16 Information sources and technology relevant to their work; Technology resources for children, adolescents, and professionals including instructional software and adaptive technology for individuals with disabilities; Ethical, legal and access issues related to the use of technology in order to ensure responsible use. School psychologists demonstrate skills to Access, evaluate, and utilize information sources and technology in ways that safeguard and enhance the quality of services; Utilize available technologies to improve assessed individual student learning needs. The seminar meetings integrate the practical experience and knowledge students gain in their internships with theoretical, ethical, and professional issues related to the practice of school psychology. Ethical issues will be examined in relation to underlying philosophy and to NASP Principles for Professional Ethics and Standards for the Provision of School Psychological Services. Class readings, activities, and assignments are designed to encourage students to reflect on their own strengths and weaknesses as they affect their professional role performance, on current issues and practices in the field of school psychology, and on skills and practices required to meet the needs of diverse communities. Finally, the course will consider varied models and roles for school psychologists, and practical and philosophical issues related to the provision of quality psychological service in schools. COURSE OBJECTIVES The School Psychology intern will be evaluated on and must demonstrate performance-based competencies, grouped in the NASP/WAC standards. For each competency, the intern s skills and knowledge are evaluated using the following rubric: 1. Unsatisfactory -- Does not apply knowledge and skills necessary for successful practice at this time. 2. Emerging -- Adequately applies knowledge and skills to perform under supervision. 3. Competent -- Adequately applies knowledge and skills independent of supervision. 4. Exemplary -- Consistently initiates, models and influences others' use of knowledge and skills. In addition, the intern must demonstrate six (6) professional behaviors and eight (8) professional dispositions. For each professional behavior, the intern is evaluated on the following scale: 1. Unsatisfactory -- Intern does not display the required behaviors to the degree necessary for successful employment in schools at this time. 2. Emerging Intern has the necessary behaviors in his/her repertoire but is inconsistent in employing them in the school setting. 3.Satisfactory Intern has the necessary behaviors and employs them appropriately in school situations. 4. Exemplary Intern not only has the necessary professional behaviors but engages in exemplary conduct appropriate for modeling by other professionals. For each professional disposition, the intern is evaluated on a five-point scale: 1 = Very Low, 2 = Low, 3 = Moderate, 4 = High, 5 = Very High. The table on the next page summarizes the course assignments that are used to evaluate the intern s professional knowledge and skills in the NASP domai 16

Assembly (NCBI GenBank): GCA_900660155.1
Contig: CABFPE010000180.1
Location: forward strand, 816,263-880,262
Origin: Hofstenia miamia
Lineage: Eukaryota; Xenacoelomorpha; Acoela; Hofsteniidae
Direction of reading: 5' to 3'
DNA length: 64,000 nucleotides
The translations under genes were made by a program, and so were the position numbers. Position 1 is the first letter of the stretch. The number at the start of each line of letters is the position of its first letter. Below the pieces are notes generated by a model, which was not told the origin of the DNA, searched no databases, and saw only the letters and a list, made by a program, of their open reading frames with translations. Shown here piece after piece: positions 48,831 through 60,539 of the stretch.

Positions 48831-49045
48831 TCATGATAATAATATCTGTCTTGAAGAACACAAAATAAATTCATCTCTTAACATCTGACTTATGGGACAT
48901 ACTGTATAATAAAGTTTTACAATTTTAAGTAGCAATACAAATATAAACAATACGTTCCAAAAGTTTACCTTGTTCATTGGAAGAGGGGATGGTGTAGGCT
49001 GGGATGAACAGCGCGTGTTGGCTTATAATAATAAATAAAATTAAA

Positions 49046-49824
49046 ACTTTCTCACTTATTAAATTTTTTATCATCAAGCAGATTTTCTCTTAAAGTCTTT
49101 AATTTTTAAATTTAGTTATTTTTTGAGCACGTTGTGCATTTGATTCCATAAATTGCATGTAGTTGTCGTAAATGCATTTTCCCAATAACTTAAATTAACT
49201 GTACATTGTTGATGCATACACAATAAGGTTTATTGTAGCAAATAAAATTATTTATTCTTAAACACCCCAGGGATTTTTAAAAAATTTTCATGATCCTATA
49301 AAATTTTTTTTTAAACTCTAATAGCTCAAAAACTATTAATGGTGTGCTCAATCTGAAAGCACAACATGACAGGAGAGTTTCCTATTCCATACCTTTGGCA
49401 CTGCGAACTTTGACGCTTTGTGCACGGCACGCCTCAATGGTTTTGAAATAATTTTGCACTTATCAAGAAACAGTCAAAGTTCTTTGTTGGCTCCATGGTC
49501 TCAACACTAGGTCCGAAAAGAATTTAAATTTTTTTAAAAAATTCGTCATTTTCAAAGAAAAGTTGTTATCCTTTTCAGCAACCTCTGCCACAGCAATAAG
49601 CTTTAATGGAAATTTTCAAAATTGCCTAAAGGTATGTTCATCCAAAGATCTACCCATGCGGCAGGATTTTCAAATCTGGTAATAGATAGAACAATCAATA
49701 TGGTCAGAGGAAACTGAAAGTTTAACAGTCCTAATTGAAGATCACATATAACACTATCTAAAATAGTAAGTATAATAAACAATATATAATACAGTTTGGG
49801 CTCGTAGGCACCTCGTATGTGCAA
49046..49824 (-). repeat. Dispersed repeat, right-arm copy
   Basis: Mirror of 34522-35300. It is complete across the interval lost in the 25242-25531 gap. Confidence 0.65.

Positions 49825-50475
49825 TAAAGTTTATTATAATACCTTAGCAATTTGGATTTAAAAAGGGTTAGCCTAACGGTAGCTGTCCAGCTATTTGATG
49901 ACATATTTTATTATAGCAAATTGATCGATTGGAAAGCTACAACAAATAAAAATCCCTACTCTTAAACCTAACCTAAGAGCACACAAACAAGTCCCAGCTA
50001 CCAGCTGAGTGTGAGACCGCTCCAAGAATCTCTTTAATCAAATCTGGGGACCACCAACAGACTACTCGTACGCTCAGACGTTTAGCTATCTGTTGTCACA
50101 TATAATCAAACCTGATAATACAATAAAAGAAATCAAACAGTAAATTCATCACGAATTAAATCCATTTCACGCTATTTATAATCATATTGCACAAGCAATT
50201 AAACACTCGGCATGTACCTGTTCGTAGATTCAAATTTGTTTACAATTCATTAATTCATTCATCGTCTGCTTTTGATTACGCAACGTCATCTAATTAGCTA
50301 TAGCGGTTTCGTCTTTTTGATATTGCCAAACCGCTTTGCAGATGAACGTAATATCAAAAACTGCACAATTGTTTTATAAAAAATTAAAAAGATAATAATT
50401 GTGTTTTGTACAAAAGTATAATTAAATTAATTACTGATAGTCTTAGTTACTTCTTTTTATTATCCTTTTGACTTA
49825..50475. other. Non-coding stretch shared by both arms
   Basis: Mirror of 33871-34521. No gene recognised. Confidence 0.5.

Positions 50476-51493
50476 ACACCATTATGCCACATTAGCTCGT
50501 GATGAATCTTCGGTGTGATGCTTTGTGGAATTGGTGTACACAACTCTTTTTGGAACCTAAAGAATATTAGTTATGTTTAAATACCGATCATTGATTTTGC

17 WA State/NASP Standards 1. Data-Based Decision Making and Accountability 2. Consultation and Collaboration 3. Interventions and Instructional Support to Develop Academic Skills 4. Interventions and Mental Health Services to Develop Social and Life Skills Benchmarks / Competencies School psychologists have knowledge of Varied models and methods of assessment and data collection for identifying strengths and needs, developing effective services and programs, and measuring progress and outcomes; Common core standards and state assessments; The role and duties of the school psychologist as part of a systematic and comprehensive process of effective decision making and problem solving that permeates all aspects of service delivery. School psychologists, in collaboration with others, demonstrate skills to Implement a systematic and comprehensive process of effective decision making and problem solving that permeates all aspects of service delivery; Use psychological and educational assessment, data collection strategies, and technology resources and apply results to design, implement, and evaluate response to services and programs; School psychologists have knowledge of A variety of models, strategies and methods related to consultation, collaboration, and communication applicable to individuals, families, groups, and systems to promote effective implementation of services. School psychologists demonstrate skills to Consult, collaborate, and communicate effectively with consideration to diverse family backgrounds, early life experiences, and cultural and linguistic diversity; Recognize the impact these experiences have on the delivery of services. School psychologists have knowledge of Influence of biological, cultural, linguistic, and early life experiences on academic skills; Human learning, cognitive, and developmental processes; Evidence-based curricula, instructional strategies, and differentiation to meet the needs of the learner. School psychologists, in collaboration with others, demonstrate skills to Use a variety of culturally and developmentally appropriate assessment and data collection methods; Implement and evaluate services that contribute to measurable impact on academic achievement; Access, implement, and assess services at universal, targeted, and intensive levels for positive impact on student learning. School psychologists have knowledge of Biological, cultural, developmental, and social influences on behavior and mental health; Behavioral and emotional impacts on learning and life skills; and Evidence-based strategies to promote social emotional functioning and mental health. School psychologists, in collaboration with others, demonstrate skills to Use assessment and data-collection methods; Implement and evaluate services that support socialization, cultural competence, learning, and mental health; Access, implement, and assess services at universal, targeted, and intensive levels for positive impact on student learning. Course Activities/Assignments Professional Portfolio: Evaluation Reports Academic Intervention Case Study Behavioral Intervention Case Study Counseling Case Study Consultation Case Study Performance-Based Internship Competencies Professional Portfolio: Consultation Case Study Performance-Based Internship Competencies Professional Portfolio: Consultation Case Study Academic Intervention Case Study Performance-Based Internship Competencies Professional Portfolio: Evaluation Reports Behavioral Intervention Case Study Counseling Case Study Performance-Based Internship Competencies 17